Tag Archives: Seoul

I’m also really good at giving directions to taxi drivers

Barely glancing the take out menu in my hand, I automatically dial the number I have so often dialed before.

This time it’s a man’s voice on the line. Sometimes a woman picks up, but today it’s some guy whose voice I also recognize.

Without my even saying anything he recites the address I am currently at.

Without my even thinking I say “재육덮밥 하나 주세요”

Without any response the man on the other end hangs up. I don’t mind. I know that soon someone will bring food directly to my office and I will pay him and he will leave and I will eat and place the dishes outside of my building and in an hour or so he, or someone else will come get them. The circle of lunch.

A Korean co-worker overhears my order and remarks “your Korean is improving”

“Well, it’s just my lunch order”

“Yes, but I can tell your intonation is very good”

This makes me laugh, “well, I order the same 3 or 4 things every day so I hope I’m good at it by now”

“So many foreigners don’t know how to order their own food, but you are very good”

“Thanks” I say, and we part ways to our respective work spaces.

In about 10 or 15 minutes someone will bring me food. He probably thinks I am fluent in Korean.

In the land of foreigners who often refuse to learn basic language skills to get by the foreigner who can order lunch is king.

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Filed under city life, Culture, Narratives, The foreigner experience, Uncategorized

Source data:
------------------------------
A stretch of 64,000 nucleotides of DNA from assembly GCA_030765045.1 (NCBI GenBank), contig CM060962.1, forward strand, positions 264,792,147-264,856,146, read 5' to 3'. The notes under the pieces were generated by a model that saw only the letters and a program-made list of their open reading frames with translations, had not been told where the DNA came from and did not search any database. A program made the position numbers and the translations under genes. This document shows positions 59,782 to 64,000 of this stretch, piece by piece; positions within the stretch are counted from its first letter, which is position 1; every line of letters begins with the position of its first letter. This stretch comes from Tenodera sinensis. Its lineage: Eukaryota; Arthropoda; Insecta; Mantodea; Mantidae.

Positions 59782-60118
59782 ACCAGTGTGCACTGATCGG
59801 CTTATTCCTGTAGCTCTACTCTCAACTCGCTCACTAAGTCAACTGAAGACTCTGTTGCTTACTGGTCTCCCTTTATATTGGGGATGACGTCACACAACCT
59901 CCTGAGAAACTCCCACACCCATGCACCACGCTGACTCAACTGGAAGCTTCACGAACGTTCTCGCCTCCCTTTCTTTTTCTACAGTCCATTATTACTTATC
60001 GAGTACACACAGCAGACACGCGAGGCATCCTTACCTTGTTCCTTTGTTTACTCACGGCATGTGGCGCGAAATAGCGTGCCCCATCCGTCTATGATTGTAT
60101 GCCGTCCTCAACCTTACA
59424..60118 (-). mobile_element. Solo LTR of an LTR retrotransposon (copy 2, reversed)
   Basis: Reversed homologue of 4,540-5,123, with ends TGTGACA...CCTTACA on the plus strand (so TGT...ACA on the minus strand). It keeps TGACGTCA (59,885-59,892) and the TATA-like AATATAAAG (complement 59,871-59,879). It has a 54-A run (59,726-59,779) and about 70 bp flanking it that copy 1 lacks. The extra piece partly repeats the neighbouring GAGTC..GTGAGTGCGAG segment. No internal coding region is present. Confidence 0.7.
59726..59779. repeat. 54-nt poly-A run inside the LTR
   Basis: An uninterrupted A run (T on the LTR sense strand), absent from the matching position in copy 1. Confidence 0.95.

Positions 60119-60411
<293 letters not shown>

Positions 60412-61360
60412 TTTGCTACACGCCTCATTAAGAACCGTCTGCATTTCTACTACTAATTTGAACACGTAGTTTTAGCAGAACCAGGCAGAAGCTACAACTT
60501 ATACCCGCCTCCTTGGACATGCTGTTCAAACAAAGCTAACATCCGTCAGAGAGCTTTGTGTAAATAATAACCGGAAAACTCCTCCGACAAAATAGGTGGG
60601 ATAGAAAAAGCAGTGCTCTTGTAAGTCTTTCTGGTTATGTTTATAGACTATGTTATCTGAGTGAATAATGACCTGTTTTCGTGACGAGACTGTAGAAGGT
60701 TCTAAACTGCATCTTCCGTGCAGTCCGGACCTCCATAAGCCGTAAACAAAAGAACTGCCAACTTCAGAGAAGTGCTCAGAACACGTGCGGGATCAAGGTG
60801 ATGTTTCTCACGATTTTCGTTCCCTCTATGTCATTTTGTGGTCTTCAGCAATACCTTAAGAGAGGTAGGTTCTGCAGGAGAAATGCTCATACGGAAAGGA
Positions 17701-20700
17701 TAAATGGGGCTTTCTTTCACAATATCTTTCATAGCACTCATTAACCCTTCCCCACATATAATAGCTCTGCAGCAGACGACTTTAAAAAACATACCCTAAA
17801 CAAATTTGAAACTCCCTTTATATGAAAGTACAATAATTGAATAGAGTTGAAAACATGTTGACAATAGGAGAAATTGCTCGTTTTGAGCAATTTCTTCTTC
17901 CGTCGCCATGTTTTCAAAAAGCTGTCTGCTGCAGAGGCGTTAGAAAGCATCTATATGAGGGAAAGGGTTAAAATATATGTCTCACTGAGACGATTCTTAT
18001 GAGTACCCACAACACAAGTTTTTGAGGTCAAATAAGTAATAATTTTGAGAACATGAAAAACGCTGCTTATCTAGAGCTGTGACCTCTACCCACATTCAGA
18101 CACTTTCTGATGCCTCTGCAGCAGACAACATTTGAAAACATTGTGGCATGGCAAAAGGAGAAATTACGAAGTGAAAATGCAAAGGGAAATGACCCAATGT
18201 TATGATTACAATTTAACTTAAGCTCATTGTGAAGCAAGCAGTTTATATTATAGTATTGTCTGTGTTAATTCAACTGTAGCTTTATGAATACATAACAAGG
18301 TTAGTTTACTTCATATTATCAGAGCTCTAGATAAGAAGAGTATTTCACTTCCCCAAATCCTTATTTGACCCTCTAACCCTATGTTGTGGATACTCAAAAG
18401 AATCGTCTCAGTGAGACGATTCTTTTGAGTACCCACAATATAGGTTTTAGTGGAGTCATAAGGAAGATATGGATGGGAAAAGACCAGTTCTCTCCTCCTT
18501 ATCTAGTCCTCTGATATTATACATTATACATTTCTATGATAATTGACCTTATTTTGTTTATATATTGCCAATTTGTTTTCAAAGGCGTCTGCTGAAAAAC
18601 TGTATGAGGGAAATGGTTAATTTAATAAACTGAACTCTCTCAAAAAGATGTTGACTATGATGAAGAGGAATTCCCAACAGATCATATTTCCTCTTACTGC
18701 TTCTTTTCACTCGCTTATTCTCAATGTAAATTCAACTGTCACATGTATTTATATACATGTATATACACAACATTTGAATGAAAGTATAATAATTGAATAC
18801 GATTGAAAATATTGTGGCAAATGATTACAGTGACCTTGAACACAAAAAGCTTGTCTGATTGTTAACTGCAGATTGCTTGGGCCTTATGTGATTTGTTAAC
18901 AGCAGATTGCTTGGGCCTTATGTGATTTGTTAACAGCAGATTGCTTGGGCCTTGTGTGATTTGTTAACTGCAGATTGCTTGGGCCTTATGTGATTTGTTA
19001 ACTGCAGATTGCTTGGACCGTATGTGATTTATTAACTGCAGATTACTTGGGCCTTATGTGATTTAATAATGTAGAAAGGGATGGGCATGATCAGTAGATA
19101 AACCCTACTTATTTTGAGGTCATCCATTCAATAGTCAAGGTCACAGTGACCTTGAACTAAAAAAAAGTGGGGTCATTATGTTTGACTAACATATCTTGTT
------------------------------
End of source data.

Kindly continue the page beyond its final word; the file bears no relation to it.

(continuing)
Expectations

Not that anybody would have, but if you would have asked me 10 years ago to name the least likely things I would expect to be up my rear I might have listed ‘the fingers of a Korean child’ somewhere near the top of my list.

Yet, here we are.

 
(If you don’t get this, read the description of the ddong chim game played in Korea, or for the urban dictionary definition click here.)

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Filed under Culture, The foreigner experience

Freedom

Just above my apartment, for the past few months, lives an elderly gentleman. Every time I am sitting outside my apartment, he seems to come outside at the same time. I have never spoken to him and he has never spoken to me. We always glance at each other, never acknowledge each other in any way, and eventually we both go back inside.

I sometimes wonder if that is my future, and does he conversely consider me as his past.